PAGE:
Yes, and it's her, Tara Palmer-Tomkinson. She made a documentary about the Cote d'Azur, which included our house, in 2004. We had never heard of her, of course, but were informed that her fame rested on the fact that she had bared her breasts in front of William and Harry for educational purposes --- her father ran Prince Charles' stable. She brought semi-pornographic postcards, which she signed for us without being asked. Later, our neighbours Jenni & Bill, who followed her every move at the time, assured us that her cocaine consumption had led to a complete breakdown of her nose. She's been on "I'm a celebrity, get me out of here," so her case must be hopeless. Like ours. And, yes, she isn't fat at all.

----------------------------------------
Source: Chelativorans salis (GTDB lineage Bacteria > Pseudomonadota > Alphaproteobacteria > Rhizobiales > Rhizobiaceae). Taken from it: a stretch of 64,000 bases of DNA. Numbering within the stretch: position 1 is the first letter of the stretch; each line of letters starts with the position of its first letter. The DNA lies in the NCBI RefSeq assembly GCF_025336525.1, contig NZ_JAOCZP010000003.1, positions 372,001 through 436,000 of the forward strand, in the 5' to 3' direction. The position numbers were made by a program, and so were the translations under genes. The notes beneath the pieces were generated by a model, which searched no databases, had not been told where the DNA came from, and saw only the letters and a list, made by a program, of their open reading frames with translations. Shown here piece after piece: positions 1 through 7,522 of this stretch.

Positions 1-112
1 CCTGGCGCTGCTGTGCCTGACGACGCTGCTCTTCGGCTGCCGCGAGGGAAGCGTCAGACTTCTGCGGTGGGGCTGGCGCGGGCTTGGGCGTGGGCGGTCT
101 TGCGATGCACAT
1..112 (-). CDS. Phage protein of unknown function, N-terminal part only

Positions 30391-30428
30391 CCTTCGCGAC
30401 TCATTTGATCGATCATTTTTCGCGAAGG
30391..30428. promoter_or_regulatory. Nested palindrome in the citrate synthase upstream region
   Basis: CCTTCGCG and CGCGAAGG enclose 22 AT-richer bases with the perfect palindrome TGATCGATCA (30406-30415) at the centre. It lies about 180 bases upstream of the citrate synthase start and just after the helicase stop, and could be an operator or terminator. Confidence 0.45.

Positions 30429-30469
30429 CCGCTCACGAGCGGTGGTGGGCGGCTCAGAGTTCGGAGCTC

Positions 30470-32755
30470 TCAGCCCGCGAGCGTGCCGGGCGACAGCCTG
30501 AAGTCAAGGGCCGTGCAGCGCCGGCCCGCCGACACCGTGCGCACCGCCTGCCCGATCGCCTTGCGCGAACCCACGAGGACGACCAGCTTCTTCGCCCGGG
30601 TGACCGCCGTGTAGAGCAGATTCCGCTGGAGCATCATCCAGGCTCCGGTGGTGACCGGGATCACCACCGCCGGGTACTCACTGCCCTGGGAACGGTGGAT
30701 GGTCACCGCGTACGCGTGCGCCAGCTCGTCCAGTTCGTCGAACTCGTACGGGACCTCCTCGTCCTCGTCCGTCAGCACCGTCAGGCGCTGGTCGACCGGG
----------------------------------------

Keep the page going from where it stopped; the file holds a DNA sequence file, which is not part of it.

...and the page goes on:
Our starting point is an observation by a Professor Helbing (not Helsing) in an interview with the FAZ. Here is the English translation: On the question by the FAZ regarding the "intelligence of crowds" in bees and ants, Professor Helbing replies: "In humans there is both, 'crowd intelligence,' and 'crowd madness.' We did some experiments recently where we asked subjects to provide estimates of "facts" of which they may not know much themselves (eg. the number of robberies in a given city). If subjects provide estimates independently of each other, the spread is large, but the mean is typically spot on. However, if subjects are being informed about the estimates of other subjects, they begin to rely on each others estimates. In the end, they agree, but the agreed-up value is often completely off the mark." (This phenomenon is know as groupthink in the Anglosaxon literature.) Back to markets now. If we can generalize Helbing's results, markets participants will, on average, come up with prices that do reflect the underlying values efficiently, provided they are not relying on each other. However, in reality, market participants do rely on each other to varying degrees---more in stress situations, less in calmer markets. This is crucial. In a crisis, market participants lose their bearings, group think takes over, and the resulting prices go off the charts. Market efficiency is lost. Eventually, the panic subsides, and relative efficiency is restored. Our approach (others may have already said this more clearly, I don't know) eats the cake, and has it, too: In the long run, on average, markets are relatively efficient, but in crises they need not be. We use the semantics of "panic" to explain a behavior, which, via group think, and Helbing's results (I guess there are similar results out there from other workers) directly leads to inefficient prices. George Soros, with his notion of reflexivity, may actually mean the same thing.